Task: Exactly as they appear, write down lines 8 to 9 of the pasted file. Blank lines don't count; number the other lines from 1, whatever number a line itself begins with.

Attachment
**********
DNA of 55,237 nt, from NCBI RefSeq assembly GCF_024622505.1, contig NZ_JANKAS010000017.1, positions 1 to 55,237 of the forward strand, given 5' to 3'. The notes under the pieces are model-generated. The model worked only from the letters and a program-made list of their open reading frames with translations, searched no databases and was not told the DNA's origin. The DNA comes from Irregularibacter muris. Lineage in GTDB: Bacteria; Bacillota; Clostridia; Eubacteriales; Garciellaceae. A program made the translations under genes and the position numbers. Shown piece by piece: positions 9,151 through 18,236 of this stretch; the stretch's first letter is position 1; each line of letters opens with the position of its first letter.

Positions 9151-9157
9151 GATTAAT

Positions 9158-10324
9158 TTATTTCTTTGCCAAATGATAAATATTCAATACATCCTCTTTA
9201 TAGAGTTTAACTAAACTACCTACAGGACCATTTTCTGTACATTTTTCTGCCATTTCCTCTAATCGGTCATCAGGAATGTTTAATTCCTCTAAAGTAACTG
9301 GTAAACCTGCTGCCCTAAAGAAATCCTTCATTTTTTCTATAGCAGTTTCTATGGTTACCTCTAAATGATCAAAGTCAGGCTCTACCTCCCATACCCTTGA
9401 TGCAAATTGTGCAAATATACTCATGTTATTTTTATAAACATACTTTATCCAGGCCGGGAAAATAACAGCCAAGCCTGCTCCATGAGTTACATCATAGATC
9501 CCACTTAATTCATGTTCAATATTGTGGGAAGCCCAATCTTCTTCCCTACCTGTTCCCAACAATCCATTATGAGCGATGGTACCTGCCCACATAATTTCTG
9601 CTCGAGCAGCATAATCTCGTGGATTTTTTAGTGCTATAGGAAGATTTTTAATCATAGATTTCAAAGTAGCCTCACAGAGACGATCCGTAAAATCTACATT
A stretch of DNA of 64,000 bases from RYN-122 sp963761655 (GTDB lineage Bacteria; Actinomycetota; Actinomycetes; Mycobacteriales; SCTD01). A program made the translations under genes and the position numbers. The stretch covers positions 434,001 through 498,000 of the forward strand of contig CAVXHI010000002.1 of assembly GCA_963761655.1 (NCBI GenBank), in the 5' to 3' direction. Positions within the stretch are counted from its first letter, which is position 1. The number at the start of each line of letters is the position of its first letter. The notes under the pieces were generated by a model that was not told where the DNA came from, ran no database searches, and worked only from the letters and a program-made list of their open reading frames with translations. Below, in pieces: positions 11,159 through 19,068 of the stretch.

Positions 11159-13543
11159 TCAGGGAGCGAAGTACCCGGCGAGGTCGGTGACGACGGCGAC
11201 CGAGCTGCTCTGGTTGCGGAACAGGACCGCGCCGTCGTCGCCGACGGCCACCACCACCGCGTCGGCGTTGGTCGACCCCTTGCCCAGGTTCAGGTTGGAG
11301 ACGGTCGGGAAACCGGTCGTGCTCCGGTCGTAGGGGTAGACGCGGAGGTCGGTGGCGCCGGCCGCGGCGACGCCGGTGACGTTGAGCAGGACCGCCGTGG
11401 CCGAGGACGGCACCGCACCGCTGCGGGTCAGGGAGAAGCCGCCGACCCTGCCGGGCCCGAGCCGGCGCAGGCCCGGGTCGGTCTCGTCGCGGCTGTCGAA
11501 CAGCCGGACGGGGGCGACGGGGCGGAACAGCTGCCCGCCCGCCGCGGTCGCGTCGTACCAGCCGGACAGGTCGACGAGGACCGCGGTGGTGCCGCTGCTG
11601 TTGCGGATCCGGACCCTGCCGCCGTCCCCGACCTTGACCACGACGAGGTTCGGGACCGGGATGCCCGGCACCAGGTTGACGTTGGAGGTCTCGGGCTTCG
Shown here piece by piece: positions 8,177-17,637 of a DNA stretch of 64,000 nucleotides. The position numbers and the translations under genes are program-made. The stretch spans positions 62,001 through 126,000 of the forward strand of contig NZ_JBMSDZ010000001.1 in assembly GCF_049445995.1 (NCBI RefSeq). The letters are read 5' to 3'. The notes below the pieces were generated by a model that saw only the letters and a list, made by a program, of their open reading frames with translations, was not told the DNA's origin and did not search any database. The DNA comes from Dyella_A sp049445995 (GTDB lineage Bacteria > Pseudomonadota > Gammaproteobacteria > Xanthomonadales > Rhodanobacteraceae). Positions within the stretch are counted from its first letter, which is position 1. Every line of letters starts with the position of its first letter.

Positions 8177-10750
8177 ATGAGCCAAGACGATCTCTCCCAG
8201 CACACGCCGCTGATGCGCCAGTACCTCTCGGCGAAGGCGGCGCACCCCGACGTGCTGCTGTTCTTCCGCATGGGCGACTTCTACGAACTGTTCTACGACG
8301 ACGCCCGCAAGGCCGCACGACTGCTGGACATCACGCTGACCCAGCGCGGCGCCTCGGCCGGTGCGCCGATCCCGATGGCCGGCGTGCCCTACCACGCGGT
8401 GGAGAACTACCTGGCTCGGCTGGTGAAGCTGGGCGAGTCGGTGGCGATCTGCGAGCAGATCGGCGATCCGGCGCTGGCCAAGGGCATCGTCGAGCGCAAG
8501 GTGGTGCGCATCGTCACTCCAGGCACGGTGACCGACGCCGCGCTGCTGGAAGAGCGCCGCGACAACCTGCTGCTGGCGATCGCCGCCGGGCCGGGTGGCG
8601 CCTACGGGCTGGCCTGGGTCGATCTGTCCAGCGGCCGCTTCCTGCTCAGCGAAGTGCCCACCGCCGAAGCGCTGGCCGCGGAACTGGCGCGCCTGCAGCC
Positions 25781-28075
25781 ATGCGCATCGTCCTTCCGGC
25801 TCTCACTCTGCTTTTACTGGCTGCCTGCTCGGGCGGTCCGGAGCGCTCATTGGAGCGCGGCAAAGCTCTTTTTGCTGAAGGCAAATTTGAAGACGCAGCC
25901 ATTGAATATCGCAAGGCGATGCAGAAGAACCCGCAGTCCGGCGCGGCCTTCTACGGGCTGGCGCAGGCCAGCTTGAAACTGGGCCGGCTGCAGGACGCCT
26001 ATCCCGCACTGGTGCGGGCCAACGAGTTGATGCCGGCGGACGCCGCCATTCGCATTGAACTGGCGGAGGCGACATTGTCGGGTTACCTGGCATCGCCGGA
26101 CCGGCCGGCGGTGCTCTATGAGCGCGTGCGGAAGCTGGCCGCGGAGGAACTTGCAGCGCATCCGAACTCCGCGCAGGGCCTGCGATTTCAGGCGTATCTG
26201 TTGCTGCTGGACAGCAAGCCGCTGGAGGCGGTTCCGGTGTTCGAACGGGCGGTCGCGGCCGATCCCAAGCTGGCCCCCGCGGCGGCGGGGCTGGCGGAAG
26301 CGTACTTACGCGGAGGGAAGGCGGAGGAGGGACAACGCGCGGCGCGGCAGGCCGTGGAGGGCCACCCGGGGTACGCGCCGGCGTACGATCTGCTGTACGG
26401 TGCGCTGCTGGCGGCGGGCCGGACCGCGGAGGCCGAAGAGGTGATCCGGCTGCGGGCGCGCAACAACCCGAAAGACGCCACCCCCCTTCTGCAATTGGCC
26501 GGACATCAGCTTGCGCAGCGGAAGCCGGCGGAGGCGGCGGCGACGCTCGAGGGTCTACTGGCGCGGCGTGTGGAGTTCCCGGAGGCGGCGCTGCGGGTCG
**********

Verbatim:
9401 TGCAAATTGTGCAAATATACTCATGTTATTTTTATAAACATACTTTATCCAGGCCGGGAAAATAACAGCCAAGCCTGCTCCATGAGTTACATCATAGATC
9501 CCACTTAATTCATGTTCAATATTGTGGGAAGCCCAATCTTCTTCCCTACCTGTTCCCAACAATCCATTATGAGCGATGGTACCTGCCCACATAATTTCTG